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Crane collapse highlights daily hazards of construction worksites

In this blog, we often discuss the numerous dangers that New York City construction workers face. From suffering falls or being struck by a falling object to mechanical and equipment malfunctions and failures, the construction industry is consistently ranked by the Occupational Safety and Health Administration as being among the most dangerous of all industries.

Last Friday morning, residents throughout New York City were reminded of the just how dangerous construction work can be when a 565-foot crane collapsed in lower Manhattan. One man was killed in the accident and three other individuals suffered injuries. An investigation into why and how the accident occurred is currently being conducted, but Mayor Bill de Blasio has already announced several "new policies governing the use of construction booms," in the city.

Among the new policies are rules dictating that crane operators cease operating equipment in cases where wind speeds are forecast to reach 20 MPH or higher or wind gusts, 30 MPH or higher. While a massive crane like the one involved in last Friday's accident would likely stand out in many U.S. cities, city officials report that the crawler was one of more than 300 similar cranes currently operating in New York City.

After this most-recent collapse, New York City Comptroller, Scott Stringer, noted that, during the last two-and-a-half years, there have been "at least four significant crane collapses" in the city. He also accused officials at the Department of Buildings of failing to implement several proposed safety recommendations aimed to improve safety at construction sites.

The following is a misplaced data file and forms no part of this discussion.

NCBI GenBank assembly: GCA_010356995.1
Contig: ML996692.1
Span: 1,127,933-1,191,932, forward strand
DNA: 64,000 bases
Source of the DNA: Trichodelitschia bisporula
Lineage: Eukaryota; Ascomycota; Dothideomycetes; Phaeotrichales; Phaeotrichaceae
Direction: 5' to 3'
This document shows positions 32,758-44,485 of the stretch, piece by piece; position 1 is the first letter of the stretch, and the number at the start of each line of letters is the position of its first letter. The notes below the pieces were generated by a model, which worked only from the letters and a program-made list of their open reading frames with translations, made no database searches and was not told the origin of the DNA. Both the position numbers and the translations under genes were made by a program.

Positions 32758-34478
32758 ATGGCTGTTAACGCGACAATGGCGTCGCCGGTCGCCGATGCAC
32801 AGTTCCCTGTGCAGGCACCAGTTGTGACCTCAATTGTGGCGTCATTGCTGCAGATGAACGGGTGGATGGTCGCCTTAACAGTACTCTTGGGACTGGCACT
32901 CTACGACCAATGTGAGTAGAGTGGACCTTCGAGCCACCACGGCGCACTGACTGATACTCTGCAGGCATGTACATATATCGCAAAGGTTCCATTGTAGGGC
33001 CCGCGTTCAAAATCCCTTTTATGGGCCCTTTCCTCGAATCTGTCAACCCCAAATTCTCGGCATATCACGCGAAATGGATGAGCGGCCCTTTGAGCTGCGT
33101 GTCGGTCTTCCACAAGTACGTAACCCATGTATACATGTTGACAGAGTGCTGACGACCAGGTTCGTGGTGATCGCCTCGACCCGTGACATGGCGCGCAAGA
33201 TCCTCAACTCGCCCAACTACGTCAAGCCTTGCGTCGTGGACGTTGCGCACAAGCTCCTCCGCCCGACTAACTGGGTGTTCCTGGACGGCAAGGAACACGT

As this most-recent crane accident proves, when it comes to safety, both construction workers and members of the public are at risk when construction companies cut corners. Construction workers who have suffered injuries are advised to seek legal advice from an attorney who handles workers' compensation claims. Depending on the circumstances, a worker may be able to also recover additional compensation related to a third party's negligent actions.

Source: New York Times, "Crane Collapse in Lower Manhattan Kills One Person," Rick Rojas and Emma G. Fitzsimmons, Feb. 5, 2016

Reuters, "New York steps up efforts on crane safety after deadly collapse," Frank McGurity, Feb. 7, 2016

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  • American Association for Justice
  • NYCOSH-New York Committee for occupational Safety & Health
  • Queens County Bar Association
  • Society of New York Workers' Compensation Bar Association, Inc | 1945
  • National Organization of social security claimants Representatives

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